• Pale stools
  • Joint pain
  • Fever


Some other ways you can contact hepatitis B are:

  • having vaginal, anal or oral sex without a condom
  • tattooing or body piercing with used  equipment
  • medical procedures with used equipment
  • sharing needles, syringes or other injecting equipment, including spoons
  • sharing toothbrushes, razors or nail files
  • having cuts or sores that are uncovered.

Hepatitis B can be diagnosed through blood tests that can detect the presence of the virus or the antibodies produced by the body in response to the virus. It is not part of normal blood tests done by your doctor. You need to ask for a special set of tests.

Download testing for hepatitis B fact sheet here >

Although there is no cure found yet, there are some treatments that can help reduce damage to your liver and reduce your viral loads.

It’s important to note that not everyone with hepatitis B requires treatment. In some cases, the virus may not cause any symptoms or long-term damage, and the body may be able to clear the infection on its own. However, even if you do not require treatment, it’s still important to regularly monitor your liver function and receive regular check-ups to ensure that your condition does not worsen over time.

Hepatitis A

Not many people contact hepatitis A in Australia. But some people are more likely to get it:

  • People who inject drugs using needles
  • Men who have sex with men
  • People visiting countries with less access to clean water or sanitation.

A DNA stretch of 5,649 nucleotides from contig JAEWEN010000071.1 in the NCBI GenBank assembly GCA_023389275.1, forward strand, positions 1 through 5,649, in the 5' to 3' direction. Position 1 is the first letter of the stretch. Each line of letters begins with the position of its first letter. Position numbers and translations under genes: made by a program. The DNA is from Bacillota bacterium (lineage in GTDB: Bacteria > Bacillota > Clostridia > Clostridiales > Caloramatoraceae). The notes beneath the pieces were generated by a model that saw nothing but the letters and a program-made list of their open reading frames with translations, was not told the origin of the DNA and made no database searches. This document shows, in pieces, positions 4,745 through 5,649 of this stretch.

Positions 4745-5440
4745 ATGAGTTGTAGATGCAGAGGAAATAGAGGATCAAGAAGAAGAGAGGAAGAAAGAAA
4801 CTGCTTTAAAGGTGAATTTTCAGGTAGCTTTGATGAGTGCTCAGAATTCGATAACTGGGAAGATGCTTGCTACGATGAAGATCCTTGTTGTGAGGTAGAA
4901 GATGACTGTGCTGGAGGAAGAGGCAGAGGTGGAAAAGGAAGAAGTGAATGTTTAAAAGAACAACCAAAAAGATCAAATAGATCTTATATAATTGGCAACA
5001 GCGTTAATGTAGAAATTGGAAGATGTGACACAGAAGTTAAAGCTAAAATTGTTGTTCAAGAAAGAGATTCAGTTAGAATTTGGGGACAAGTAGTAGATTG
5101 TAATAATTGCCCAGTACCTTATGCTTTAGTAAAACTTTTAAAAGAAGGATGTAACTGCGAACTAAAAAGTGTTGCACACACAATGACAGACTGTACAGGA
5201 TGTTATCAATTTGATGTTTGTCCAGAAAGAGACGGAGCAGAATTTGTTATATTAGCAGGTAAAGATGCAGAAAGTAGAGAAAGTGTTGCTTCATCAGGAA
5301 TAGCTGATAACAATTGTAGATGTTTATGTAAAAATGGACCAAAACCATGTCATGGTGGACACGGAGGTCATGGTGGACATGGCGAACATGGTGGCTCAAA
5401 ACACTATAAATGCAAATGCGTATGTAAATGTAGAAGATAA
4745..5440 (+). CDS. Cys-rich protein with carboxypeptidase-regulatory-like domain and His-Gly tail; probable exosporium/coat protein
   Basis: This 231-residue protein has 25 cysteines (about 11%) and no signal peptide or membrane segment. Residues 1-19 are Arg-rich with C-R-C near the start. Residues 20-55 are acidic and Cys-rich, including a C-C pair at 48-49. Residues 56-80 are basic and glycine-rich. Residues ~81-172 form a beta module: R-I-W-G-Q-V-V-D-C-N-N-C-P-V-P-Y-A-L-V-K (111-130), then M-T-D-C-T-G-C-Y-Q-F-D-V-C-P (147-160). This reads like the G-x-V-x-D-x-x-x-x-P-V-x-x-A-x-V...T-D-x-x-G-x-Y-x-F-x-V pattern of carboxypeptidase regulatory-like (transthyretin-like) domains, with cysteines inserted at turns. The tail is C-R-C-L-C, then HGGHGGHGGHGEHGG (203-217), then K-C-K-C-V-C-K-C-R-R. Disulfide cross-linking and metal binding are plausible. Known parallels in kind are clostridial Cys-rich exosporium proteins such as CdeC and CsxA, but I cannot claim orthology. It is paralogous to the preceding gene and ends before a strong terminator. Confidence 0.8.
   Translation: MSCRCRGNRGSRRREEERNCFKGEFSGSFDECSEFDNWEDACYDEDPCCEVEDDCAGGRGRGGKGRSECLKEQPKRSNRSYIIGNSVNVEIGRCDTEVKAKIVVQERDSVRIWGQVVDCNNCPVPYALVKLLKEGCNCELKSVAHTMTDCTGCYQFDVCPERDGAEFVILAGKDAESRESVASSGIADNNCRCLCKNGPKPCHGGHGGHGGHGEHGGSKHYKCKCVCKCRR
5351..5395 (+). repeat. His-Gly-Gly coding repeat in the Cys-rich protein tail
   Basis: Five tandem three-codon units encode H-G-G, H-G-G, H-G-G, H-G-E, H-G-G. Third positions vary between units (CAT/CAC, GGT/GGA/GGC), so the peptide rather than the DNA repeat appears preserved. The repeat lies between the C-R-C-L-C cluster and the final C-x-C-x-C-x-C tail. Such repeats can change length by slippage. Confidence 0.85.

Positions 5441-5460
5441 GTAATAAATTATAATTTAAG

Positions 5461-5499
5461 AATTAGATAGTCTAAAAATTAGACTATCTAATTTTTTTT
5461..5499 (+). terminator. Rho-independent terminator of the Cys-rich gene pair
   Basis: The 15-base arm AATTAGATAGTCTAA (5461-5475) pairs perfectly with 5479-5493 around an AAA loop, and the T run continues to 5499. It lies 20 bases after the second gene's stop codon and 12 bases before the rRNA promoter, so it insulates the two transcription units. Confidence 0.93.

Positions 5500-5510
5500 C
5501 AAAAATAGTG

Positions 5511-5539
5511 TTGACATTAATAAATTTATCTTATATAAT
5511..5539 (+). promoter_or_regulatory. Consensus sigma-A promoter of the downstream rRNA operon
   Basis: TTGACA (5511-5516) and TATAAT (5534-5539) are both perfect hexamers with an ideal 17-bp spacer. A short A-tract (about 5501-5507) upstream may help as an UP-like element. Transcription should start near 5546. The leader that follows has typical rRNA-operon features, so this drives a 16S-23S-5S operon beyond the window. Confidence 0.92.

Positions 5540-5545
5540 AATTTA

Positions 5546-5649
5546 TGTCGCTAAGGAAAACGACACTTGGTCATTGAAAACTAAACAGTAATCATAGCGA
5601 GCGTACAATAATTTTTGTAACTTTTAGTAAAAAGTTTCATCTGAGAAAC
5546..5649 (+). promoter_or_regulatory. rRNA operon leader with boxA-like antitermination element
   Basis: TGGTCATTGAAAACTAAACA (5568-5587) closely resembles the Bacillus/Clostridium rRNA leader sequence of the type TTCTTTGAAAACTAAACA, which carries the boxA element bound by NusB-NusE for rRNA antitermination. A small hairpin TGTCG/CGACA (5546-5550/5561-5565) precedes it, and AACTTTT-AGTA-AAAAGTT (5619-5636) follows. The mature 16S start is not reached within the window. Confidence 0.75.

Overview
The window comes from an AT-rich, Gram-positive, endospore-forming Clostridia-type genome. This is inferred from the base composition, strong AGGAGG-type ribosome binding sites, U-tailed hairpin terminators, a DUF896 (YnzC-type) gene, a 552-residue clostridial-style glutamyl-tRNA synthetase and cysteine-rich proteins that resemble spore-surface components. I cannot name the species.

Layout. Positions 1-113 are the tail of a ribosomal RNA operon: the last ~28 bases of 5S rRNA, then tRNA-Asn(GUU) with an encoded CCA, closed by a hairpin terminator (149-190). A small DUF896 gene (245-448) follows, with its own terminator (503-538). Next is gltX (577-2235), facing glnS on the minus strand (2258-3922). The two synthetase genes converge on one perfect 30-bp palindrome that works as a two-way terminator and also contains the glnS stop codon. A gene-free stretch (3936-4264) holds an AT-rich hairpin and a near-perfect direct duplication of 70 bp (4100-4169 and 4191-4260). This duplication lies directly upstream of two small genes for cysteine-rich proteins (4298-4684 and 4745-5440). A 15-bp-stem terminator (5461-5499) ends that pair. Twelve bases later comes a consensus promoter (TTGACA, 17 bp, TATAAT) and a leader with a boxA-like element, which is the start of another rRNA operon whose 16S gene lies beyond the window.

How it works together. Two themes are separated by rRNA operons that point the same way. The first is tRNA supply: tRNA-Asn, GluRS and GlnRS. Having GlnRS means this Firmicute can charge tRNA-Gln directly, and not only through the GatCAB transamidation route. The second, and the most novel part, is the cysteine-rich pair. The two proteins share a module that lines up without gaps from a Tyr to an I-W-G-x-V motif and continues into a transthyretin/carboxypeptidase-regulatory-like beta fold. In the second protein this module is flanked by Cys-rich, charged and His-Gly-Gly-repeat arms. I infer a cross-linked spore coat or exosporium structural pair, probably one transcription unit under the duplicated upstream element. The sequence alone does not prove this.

• People who are experiencing homelessness

Sometimes there is an outbreak of hepatitis A, but it is not common.

Bloodwise training

Learn how you can play a part in eliminating transmission

Update your knowledge of hepatitis & HIV by attending a free Bloodwise training from TasCAHRD.

  • Learn about blood borne viruses and how they affect Tasmanians regarding: transmission, treatment, testing, monitoring and stigma & discrimination.
  • Face to face or online

  • Certificate for professional development

People anticipating or experiencing stigma and discrimination are less likely to seek out or stay engaged in prevention or harm reduction strategies or with health and support services​. ​

Using the right language


instead of give, infected or spread

Transmission is the correct term when referring to the virus passing from one person to another

Contract, acquired or diagnosed

Catch/caught, became, infected with

These terms suggest something that is contagious and should be avoided or feared

Person living with Hepatitis

instead of victim, sufferer

While BBVs can have a significant impact on a person, these terms are disempowering and implies they have no control of their lives.

Person living with Hepatitis

instead of carrier, infected, diseased, contaminated

These terms are considered offensive and encourage stigma as they suggest a person should be avoided or feared

Person who use or no longer use drugs/injects drugs

instead of drug user/abuser, addict, junkie Former addict, recovered, clean

Using clear, non-judgemental, and person-first language towards substance use minimises stigma and stereotypes

Person living with Hepatitis

instead of hepatitis positive or hepatitis patient

Use Person-first language. This puts the person before the label and reinforces their humanity instead of their diagnosis and health

Sterile/unsterile, used/unused injecting equipment

instead of clean/dirty needles

These are descriptive words that name the object rather than attributing judgement to the objects and the people that use them

Positive/negative blood screen, blood containing virus

instead of dirty/clean blood or tainted blood

Terms such as dirty/clean imply a value judgement (dirty = bad, clean = good) which reinforces stigma about health and activities

Sex without a condom, condomless sex

instead of unprotected sex

Condoms are only one of the means to achieve safer sex.

28th July, 2023
World Hepatitis Day